Kim Jung Gi is an established artist from South Korea whose art work has attracted the international attention of millions over the last few years. This will be Kim’s first-ever appearance in San Francisco. He has the ability to visualize the drawing before making his marks.

Satyajit Ray's Apu Trilogy, August 7, 2014 – August 24, 2014

Yerba Buena Center for the Arts

Satyajit Ray (1921-1992) was an Indian filmmaker and one of the true masters of world cinema, known for his deeply humanistic approach. He made his films in Bengali, a language spoken in West Bengal, the eastern state of India, and Bangladesh.

Jane Kim, Wearing a Baby Pink Mesh Night Gown and Gold Glitter on My Third Eye Cutting Up Some Fruit in the Kitchen at 11:11 While Dreaming of the Beach and Listening to Britney Spears’ “Baby One More Time” Album on Repeat, August 7, 2014 - August 30, 2014

Clark’s Unicorn Emporium

For her solo exhibition at Clark’s Unicorn Emporium, Jane Kim presents an assortment of candy-colored abstract mixed media paintings, collages, and sculptures composed of reused materials such as beads, random photographs, plastic fruit, stickers, string, fabric, wire, and a pink and navy blue striped shoulder pad.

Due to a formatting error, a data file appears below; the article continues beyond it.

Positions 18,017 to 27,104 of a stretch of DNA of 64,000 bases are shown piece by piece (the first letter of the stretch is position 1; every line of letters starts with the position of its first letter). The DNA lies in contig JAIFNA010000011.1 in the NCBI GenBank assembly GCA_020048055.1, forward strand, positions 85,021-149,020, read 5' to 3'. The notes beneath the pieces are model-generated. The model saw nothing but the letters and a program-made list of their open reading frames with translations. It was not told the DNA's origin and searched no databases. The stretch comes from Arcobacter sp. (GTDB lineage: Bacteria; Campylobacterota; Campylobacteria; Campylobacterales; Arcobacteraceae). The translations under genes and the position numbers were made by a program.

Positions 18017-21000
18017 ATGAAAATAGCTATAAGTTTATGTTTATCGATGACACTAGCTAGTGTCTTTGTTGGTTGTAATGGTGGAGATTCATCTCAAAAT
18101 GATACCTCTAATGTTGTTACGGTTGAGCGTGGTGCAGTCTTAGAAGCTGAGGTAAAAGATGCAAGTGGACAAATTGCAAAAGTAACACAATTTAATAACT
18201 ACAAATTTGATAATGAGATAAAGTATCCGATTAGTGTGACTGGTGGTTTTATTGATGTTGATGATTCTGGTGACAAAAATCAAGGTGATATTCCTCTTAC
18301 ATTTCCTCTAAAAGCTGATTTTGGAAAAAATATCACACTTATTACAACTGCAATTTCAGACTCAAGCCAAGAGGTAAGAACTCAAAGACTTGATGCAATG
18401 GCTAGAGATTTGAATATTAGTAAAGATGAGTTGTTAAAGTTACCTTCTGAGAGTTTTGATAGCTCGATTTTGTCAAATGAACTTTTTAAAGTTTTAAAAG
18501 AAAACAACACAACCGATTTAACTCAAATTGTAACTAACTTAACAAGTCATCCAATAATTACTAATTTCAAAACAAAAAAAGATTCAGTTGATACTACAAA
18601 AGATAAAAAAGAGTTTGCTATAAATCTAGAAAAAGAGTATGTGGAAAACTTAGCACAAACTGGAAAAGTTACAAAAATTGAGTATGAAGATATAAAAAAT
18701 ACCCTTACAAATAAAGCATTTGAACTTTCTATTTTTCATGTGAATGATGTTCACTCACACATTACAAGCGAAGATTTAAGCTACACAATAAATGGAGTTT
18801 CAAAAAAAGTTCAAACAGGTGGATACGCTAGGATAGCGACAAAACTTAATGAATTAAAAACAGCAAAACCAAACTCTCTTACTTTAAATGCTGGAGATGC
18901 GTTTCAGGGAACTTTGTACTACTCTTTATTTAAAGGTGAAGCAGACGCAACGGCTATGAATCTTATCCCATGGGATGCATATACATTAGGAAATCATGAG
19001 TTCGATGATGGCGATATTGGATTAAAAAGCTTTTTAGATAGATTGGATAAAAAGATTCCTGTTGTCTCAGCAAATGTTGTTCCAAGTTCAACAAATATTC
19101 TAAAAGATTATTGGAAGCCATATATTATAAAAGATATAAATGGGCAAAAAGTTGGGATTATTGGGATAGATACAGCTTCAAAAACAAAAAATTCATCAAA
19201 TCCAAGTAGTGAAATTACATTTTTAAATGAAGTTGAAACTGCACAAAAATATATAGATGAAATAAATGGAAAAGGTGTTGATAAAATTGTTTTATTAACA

The Hole, Tsai Ming-liang, July 20, 2014

Yerba Buena Center for the Arts

Somewhere in Taiwan, the rain won’t stop. A mysterious disease reaches epidemic proportions. A young man uses the giant hole in his living room floor to spy on his downstairs neighbor, a woman who stockpiles toilet paper and dreams of singing and dancing.

From Two Arises Three, The Collaborative Works of Arnold Chang and Michael Cherney, July 15, 2014 – March 1, 2015

Asian Art Museum

When Chinese ink painter Arnold Chang and photographer Michael Cherney met for the first time in 2007, they recognized a compatibility between Chang’s personal brushwork and Cherney’s granular photographs, which recall the aesthetics of ink painting.

From Two Arises Three: Creating a Third Space, Collaborative Works of Arnold Chang and Michael Cherney, July 14, 2014